This behavior includes attempting to leave, roaming, visiting and rummaging. To assure safety, individuals should be assessed to determine possible causes of these episodes, and treated with behavioral, medical or pharmacological interventions.
- Do not leave a person with dementia home alone.
- Monitor and record the individual's wandering patterns—frequency, duration, time of day, etc. For example, if wandering occurs first thing in the morning, they might be hungry; in the late afternoon or early evening, they might be experiencing "sundowning"; and during the night, they might need to use the bathroom.
- Consult with a physician to see if medications can help. Individuals who wander as a result of delusions or hallucinations may require psychotropic medications.
- Provide recreational activities—music therapy, physical exercise or movies, for example—to reduce boredom, under-stimulation or lack of socialization that prompts wandering.
- Ensure that the individual is well fed, well hydrated and using the bathroom since individuals may wander to fulfill these basic needs. Consider setting a schedule.
- Reduce environmental stimuli like loud music, screaming or overcrowding that might spark this behavior.
- Outfit the individual with an identification bracelet, and put some form of identification in every jacket, pocketbook or other article.
- Obtain a wristband transmitter, such as those used by Project Lifesaver, to more easily track wanderers.
- Have a current photo readily available and find out about leaving one on file at the police department.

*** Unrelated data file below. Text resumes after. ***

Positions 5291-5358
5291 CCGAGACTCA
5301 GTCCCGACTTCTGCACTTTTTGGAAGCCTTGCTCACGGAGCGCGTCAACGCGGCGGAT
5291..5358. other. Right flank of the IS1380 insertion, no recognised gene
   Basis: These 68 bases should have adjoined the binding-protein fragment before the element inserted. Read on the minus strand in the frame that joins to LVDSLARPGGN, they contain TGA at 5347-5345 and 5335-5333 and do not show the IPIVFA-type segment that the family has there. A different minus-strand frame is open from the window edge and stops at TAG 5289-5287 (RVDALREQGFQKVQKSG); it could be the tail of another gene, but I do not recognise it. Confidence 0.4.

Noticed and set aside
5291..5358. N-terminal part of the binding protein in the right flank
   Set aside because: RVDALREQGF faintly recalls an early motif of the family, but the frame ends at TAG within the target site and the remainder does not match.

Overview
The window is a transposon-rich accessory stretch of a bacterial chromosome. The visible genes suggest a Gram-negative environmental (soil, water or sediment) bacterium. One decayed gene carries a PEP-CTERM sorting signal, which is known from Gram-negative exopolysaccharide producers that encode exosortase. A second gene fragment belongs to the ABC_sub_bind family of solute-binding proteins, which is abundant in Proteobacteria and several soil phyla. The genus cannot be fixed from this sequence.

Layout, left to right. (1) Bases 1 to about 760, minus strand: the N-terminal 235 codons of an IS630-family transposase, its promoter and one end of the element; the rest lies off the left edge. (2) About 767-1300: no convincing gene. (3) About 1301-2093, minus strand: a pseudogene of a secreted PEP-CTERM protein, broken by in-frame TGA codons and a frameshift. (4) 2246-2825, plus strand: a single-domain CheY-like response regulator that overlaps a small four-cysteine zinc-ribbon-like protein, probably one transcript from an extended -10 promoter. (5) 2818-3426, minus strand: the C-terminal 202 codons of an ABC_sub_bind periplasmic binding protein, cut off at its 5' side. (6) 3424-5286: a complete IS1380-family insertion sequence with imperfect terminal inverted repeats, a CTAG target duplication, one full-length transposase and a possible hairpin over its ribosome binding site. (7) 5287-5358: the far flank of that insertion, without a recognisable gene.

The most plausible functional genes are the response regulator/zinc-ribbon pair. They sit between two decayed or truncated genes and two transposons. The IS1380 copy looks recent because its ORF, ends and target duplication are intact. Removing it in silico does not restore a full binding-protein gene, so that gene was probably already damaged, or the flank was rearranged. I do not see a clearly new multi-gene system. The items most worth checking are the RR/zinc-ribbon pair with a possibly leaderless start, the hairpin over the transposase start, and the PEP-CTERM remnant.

- Secure doors in a way that are difficult to open.
- Add electronic chimes or doorbells so a caregiver is alerted if the individual attempts to exit.
- Identify bathrooms and other rooms with colorful signs to re-orient individuals.
- Post a large sign that says "stop" or "do not enter" on exits.
- Mask exit doors with a curtain.
- Place a black mat or paint a black space by an exit, which may appear to be an impassable hole to those with dementia. Likewise, a large line, strip of tape or VelcroTM may act as a barrier.
- Provide familiar objects, such as family photographs, slippers and a quilt, to an individual living in a long-term care facility to make it feel like home.
- Put away essential items, such as the person's coat, shoes, pocketbook or glasses, since some individuals will not go out without certain articles.
- Tell neighbors about the person's wandering behavior and make sure they have your phone number.
- Look for changes in patterns. For example, those who begin to wander after a prolonged period in a facility may suffer from a new medical, psychiatric or cognitive complication. For instance, delirium may produce the abrupt onset of wandering.
- Check out in advance if your state has a missing persons alert system, most commonly known as Silver Alert. Click here for a state listing of Silver Alert programs.
Click here to read about causes of behavioral symptoms.
Click here to read about additional strategies to manage behavioral symptoms.
For more information, connect with the Alzheimer’s Foundation of America’s licensed social workers. Click here or call 866.AFA.8484. Real People. Real Care.